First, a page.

We’re told that one of the best ways to develop personally and professionally, is to constantly push ourselves to do things that scare us, but have you ever stopped think why this works?
But actually one of the biggest reasons why we should be, as Eleanor Roosevelt may have put it ‘doing one thing each day that scares us’, is that by repeatedly experiencing the feeling of fear, we can learn to understand which parts are fear and anxiety, and which are actually feelings of excitement for what we’re about it do.
See, as Caroline Paul author of The Gusty Girl and the first woman to work for the San Fransisco Fire Department says to Tim Ferriss in this podcast; the feeling of fear is very similar to the feeling of excitement, anticipation and curiosity.
So similar in fact ,that we often mistake these positive emotions for straight-up fear.
Once we can identify these seperate feelings, we can overcome what we think we’re afraid of; such as public speaking, job interviews, stage fright, quitting your job, or making life-changing decisions.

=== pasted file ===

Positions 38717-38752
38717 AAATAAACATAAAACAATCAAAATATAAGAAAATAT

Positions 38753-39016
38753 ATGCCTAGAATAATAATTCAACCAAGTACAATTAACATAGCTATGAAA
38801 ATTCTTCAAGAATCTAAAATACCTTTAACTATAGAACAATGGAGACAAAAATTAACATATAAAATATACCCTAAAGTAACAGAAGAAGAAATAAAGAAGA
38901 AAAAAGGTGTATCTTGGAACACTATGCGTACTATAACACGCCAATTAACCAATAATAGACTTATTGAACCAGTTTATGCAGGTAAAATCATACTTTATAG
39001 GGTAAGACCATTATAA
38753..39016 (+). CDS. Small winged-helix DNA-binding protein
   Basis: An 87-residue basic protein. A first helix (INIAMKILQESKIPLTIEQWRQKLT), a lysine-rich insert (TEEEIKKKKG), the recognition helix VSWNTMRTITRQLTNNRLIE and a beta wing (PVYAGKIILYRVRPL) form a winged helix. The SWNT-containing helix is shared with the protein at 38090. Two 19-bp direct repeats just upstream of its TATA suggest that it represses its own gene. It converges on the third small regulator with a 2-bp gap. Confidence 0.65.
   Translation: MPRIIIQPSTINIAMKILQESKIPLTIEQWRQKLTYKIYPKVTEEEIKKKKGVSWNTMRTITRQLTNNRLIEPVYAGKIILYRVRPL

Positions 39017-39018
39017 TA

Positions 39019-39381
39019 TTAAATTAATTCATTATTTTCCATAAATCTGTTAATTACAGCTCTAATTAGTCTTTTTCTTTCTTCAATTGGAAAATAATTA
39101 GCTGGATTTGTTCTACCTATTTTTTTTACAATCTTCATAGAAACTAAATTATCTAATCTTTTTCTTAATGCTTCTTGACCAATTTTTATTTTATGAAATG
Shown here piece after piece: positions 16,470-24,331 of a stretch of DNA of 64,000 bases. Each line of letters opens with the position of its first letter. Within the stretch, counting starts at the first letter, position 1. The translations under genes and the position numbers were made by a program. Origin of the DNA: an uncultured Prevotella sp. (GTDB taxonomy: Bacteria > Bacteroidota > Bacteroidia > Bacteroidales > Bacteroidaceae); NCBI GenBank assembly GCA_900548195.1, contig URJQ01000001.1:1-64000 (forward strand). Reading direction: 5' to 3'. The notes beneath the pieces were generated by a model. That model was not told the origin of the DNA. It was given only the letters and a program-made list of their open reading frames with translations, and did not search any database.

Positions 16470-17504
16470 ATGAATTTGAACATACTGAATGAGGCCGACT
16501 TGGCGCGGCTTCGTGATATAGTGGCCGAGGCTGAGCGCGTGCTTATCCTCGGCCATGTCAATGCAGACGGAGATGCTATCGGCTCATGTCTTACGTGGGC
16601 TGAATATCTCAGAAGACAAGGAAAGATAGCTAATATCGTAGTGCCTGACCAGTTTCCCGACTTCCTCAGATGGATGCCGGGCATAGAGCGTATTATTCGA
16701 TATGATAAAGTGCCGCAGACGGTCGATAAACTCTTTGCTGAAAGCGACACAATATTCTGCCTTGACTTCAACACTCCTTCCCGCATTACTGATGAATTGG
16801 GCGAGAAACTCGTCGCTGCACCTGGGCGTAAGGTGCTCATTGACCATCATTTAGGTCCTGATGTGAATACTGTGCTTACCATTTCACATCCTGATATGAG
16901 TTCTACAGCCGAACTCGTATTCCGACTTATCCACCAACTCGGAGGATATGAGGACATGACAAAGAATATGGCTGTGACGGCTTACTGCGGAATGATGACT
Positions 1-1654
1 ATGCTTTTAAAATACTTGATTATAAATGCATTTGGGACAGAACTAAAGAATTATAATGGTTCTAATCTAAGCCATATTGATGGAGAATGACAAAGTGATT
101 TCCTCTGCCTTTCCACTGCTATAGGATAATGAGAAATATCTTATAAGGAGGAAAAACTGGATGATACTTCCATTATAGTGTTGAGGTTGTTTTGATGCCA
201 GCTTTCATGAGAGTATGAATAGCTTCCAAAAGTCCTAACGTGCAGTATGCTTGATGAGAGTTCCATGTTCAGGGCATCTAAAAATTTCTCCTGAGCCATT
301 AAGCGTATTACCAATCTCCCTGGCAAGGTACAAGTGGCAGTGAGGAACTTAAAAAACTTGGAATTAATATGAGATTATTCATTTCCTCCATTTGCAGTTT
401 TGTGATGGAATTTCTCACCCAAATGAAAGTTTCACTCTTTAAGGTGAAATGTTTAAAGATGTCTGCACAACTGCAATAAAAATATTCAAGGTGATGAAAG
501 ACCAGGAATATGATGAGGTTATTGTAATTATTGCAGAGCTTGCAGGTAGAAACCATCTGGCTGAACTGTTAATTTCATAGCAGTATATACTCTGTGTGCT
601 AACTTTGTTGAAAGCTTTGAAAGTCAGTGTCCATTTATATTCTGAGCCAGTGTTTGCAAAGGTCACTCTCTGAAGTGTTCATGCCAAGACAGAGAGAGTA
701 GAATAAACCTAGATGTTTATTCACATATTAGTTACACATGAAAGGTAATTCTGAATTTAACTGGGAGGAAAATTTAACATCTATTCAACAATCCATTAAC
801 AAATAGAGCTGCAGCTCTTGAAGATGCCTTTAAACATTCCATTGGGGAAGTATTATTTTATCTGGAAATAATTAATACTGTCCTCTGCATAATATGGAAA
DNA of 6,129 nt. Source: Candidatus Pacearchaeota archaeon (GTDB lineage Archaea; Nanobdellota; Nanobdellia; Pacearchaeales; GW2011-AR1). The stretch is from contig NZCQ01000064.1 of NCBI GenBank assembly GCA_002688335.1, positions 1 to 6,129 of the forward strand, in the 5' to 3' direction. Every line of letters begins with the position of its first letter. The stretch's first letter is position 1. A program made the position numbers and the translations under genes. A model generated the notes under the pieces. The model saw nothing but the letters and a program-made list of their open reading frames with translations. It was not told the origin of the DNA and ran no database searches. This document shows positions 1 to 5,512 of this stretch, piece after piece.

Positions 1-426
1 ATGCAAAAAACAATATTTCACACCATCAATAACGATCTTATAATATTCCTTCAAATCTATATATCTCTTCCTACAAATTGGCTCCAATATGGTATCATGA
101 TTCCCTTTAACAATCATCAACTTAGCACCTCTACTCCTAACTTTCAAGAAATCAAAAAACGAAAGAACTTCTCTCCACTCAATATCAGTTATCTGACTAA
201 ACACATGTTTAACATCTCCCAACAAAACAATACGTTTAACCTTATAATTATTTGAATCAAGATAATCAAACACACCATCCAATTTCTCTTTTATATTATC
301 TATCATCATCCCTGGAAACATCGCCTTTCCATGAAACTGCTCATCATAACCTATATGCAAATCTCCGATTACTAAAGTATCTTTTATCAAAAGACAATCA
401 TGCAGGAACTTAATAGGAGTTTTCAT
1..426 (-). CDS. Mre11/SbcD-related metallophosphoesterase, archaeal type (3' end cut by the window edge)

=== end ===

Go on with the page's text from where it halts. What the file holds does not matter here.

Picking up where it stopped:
And the only way to discover which of these emotions you’re feeling at any given time, is to experience ‘fear’ as much as possible, until you can learn to identify it from exhilaration, excitement or anticipation.
So, in a nutshell, one of the biggest reasons for constantly challenging yourself, is not for the great sense of pride and achievement (although it’s worth doing it for that too!), but so that you can practise differentiating whether it is actually fear you’re feeling, or a bit of excitement thrown in there to.
And when you’re excited for something, what is there to be afraid of?
On a side note, if you are thinking of making a big life change and have ‘the fear’ this blog has some useful tips
Got more insight you’re dying to tell me about how to face your fears?